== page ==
I totally agree with PSD’s assessment of the “full scale” greenway as a fraud. It is an unworkable fantasy because I, for one, am not going anywhere. And why hasn’t anyone noticed that the “friends” of the greenway all happen to live right across the street from one of the lots that they are trying to get the city to maintain as a park, rather than developing into something useful? This city has enough parks. Downtown is where development belongs and, last I checked, First and William was still considered downtown. If people don’t want to live near shops and high-density housing, they can move to Hell (Hell, MI, that is).

       —Emily    Aug. 2 '06 - 07:28PM    #
  4. Great blog Emily!

       —John Q.    Aug. 2 '06 - 08:35PM    #
  5. emily, last i checked, first and william was almost 100% in the floodway. that’s not acceptable for development either by FEMA standards or those of responsible waterway management.

    please read up on the greeneway ideas posited by various advocacy groups (sierra club, fotaag) before assuming the worst – none involve vast land grabs, destruction of homes, etc.

    the basis of all greenway advocacy is rooted in argument over which makes ann arbor a better place to live and work. basically, what drives quality-of-place: urban development first, or compelling places to live first?

    only by having this discussion openly and in public can we come to a decision as a community about the direction and manner by which we’d like to see our town grow.

       —bob kuehne    Aug. 3 '06 - 04:43PM    #
  6. I think the question is not urban development vs. compelling places to live. It’s clearly “the moral equivalent of kicking puppies” vs. “compelling places to live.” A comment against the greenway is just like kicking a puppy. Or a cat for Sonia.

    Please, someone think of the puppies.

       —Dale    Aug. 3 '06 - 05:27PM    #
  7. Bob,

    I would argue that urban development helps make Ann Arbor a compelling place to live. If it was just a matter of being a University town or having a lot of parks, you can get all of that in East Lansing. All of the good stuff that you get in Ann Arbor comes from the fact that is has a dense (for Michigan) urban core that supports a lot of stuff that otherwise wouldn’t be here. The university, the parks, the density, the culture all are interwoven and the idea that you can yank one piece of that out and not impact the rest isn’t realistic.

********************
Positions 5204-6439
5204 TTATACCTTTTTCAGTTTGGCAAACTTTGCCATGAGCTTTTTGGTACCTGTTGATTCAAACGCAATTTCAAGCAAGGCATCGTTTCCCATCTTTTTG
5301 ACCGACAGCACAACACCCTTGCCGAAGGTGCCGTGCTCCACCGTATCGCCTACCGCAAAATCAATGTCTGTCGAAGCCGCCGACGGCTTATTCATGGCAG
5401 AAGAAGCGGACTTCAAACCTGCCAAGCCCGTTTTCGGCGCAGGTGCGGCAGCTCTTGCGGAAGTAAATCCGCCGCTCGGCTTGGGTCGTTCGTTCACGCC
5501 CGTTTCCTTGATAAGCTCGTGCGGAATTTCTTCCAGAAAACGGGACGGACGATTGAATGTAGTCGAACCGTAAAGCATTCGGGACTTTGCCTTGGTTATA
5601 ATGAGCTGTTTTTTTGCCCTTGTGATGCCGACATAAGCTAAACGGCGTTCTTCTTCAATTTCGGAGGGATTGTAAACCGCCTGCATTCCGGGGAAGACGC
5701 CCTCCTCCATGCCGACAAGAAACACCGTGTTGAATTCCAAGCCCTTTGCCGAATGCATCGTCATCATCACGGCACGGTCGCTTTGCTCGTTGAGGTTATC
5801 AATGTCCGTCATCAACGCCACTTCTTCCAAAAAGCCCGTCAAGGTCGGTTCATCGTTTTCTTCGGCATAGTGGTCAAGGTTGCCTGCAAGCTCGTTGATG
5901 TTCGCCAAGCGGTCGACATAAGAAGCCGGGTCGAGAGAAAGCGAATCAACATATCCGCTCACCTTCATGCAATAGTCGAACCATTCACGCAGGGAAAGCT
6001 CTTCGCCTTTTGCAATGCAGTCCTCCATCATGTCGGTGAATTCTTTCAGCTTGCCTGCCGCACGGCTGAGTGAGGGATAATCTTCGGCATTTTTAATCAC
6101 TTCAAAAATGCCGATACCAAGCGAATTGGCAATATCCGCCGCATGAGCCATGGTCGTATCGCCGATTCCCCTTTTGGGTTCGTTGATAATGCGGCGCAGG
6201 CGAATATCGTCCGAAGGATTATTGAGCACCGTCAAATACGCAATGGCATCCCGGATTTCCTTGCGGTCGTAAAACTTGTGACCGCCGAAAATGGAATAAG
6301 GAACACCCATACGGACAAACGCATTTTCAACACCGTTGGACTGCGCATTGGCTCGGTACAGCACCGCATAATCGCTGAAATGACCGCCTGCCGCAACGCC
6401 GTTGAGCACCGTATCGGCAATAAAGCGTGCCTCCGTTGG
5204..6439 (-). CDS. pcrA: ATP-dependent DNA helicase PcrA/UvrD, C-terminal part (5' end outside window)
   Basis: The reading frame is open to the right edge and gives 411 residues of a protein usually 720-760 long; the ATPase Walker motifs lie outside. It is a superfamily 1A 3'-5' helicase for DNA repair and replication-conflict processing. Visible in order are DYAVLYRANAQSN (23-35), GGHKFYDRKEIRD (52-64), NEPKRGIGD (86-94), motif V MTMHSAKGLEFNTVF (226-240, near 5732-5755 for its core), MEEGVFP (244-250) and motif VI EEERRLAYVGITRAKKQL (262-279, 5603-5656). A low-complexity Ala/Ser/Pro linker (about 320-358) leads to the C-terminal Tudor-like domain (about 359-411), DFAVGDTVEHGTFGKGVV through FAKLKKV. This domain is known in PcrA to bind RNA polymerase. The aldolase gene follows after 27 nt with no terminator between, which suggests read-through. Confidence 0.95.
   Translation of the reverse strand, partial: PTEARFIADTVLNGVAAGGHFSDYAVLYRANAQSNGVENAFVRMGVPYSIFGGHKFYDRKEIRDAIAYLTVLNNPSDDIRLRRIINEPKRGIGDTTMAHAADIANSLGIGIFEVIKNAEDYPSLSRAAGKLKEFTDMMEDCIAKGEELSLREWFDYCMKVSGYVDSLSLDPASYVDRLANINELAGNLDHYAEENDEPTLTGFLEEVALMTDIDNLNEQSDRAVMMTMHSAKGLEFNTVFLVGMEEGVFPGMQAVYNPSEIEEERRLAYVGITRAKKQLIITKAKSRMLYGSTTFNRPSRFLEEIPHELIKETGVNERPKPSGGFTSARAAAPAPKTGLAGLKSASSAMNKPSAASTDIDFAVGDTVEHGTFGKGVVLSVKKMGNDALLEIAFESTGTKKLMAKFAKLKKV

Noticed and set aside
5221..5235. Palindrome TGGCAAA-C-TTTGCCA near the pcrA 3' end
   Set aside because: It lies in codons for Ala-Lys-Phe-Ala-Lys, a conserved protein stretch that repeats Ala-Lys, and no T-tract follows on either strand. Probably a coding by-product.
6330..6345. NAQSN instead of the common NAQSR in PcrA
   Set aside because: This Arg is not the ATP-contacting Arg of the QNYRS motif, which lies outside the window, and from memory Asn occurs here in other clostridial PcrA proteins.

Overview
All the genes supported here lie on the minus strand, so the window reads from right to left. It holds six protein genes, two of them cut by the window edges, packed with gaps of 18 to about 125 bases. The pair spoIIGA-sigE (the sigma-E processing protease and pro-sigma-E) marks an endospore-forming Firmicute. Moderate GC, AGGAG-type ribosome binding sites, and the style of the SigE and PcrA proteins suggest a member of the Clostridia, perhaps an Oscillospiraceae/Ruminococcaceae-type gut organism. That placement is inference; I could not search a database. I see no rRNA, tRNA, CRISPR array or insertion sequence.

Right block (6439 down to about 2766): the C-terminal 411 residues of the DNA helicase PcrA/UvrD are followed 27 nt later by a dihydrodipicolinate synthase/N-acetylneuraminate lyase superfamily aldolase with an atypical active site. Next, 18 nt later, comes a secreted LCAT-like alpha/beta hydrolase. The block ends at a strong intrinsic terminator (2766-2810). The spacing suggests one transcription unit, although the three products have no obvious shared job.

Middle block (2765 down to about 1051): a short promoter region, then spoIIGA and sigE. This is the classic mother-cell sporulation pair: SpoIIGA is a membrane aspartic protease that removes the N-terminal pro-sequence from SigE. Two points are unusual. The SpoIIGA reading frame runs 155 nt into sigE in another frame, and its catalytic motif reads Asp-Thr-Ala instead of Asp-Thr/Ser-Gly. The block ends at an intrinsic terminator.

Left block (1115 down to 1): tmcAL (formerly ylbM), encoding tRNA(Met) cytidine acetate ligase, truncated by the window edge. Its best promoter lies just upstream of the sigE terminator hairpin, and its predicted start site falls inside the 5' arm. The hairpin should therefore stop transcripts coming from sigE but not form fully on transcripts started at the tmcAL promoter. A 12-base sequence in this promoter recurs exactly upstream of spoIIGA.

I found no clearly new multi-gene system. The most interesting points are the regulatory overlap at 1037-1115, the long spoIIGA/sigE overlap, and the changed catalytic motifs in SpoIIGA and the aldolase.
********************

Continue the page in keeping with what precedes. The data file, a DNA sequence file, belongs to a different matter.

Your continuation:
—John Q.    Aug. 3 '06 - 06:02PM    #
  8. Thanks, John, for saying exactly what I was thinking! I chose to live downtown because I find development compelling. I enjoy being able to walk to the farmers’ market, and then pick up some fish at Monahan’s on my way home. Walking to school and work each day keeps my fiance and me feeling good and looking young. Last I checked, compelling means irresistably attractive, in the sense that a magnet compels metal shavings to move toward it. Development is compelling in the sense that centers of activity draw people in, forming strong communities.

    I understand that what one person might find compelling might be totally unattractive to someone else. If I had small children, or if I drove an SUV, I might be more compelled by a subdivision in Canton, where I could feel that my children would be in a safe environment and where I could get maximum use of my suburban utility vehicle. People who want to live this way shouldn’t move to downtown Ann Arbor. Downtown is where development belongs: the more we develop in town, the less we will have to develop out of town, which will reduce sprawl, reduce traffic, and preserve the countryside for people who don’t enjoy living in close proximity to others.

       —Emily    Aug. 3 '06 - 06:48PM    #
  9. I would also have a lot more respect if greenway proponents weren’t so transparently NIMBY. There is a place for greenways in urban communities. There are legimitate questions about building in floodplains. But most of that appears to be a smokescreen for some people who are manipulating those issues to mask their real viewpoints (Hmm…sounds like CARD!). That’s why I think Emily’s viewpoint, as one of the people from the neighborhood, is important to hear in this debate.

       —John Q.    Aug. 3 '06 - 07:01PM    #
  10. I couldn’t agree more, John. I’ve said this several times, but I row on Argo Pond and run on both sides of the river, and I think Ann Arbor has a terrific greenway already—“the real Ann Arbor greenway,” I call it.

    The best way to go about this, I think, would be to start from the river (where there is less development to contend with) and work towards downtown, building and extending trails incrementally as the city maintains and invests in its parks.

       —Dale    Aug. 3 '06 - 07:22PM    #
  11. “There are legimitate questions about building in floodplains. But most of that appears to be a smokescreen for some people who are manipulating those issues to mask their real viewpoints.”